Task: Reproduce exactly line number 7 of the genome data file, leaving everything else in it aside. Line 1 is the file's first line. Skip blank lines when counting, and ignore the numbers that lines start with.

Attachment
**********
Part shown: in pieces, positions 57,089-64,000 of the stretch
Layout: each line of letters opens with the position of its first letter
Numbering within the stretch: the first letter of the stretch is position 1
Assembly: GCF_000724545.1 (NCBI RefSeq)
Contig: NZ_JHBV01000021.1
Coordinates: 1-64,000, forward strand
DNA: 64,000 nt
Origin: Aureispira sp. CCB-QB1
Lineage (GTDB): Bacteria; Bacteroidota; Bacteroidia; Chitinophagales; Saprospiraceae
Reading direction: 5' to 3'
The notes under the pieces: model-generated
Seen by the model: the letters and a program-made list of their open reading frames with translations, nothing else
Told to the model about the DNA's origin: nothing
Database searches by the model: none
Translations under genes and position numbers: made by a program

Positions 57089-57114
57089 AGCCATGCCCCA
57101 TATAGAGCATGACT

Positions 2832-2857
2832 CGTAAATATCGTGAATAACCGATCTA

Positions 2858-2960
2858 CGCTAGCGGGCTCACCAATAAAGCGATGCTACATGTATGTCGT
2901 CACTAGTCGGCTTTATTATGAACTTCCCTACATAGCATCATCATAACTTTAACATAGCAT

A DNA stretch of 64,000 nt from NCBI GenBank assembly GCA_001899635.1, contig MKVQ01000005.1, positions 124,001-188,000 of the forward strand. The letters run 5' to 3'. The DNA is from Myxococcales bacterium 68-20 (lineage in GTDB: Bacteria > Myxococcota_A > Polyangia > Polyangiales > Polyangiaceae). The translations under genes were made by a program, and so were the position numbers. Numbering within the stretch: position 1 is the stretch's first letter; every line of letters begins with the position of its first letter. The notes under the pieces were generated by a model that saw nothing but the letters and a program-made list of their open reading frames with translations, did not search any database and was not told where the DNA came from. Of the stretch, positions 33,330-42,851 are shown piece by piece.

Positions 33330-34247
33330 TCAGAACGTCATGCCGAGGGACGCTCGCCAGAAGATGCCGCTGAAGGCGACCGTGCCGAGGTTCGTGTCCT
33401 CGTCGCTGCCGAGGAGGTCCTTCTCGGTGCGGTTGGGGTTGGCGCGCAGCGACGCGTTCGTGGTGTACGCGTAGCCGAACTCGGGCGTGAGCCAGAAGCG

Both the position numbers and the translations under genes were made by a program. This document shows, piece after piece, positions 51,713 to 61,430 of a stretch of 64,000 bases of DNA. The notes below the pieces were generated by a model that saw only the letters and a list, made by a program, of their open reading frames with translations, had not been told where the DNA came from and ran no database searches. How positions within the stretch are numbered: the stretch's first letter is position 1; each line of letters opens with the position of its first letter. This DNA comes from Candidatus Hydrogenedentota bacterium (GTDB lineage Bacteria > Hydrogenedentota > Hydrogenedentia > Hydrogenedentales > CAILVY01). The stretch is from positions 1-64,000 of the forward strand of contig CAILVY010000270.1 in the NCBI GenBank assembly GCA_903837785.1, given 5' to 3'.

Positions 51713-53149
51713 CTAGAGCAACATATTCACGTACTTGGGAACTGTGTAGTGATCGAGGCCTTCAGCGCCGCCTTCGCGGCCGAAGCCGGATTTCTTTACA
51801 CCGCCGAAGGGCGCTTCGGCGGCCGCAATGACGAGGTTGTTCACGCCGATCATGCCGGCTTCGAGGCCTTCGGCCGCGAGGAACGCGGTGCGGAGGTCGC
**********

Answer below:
DNA: 64,000 nt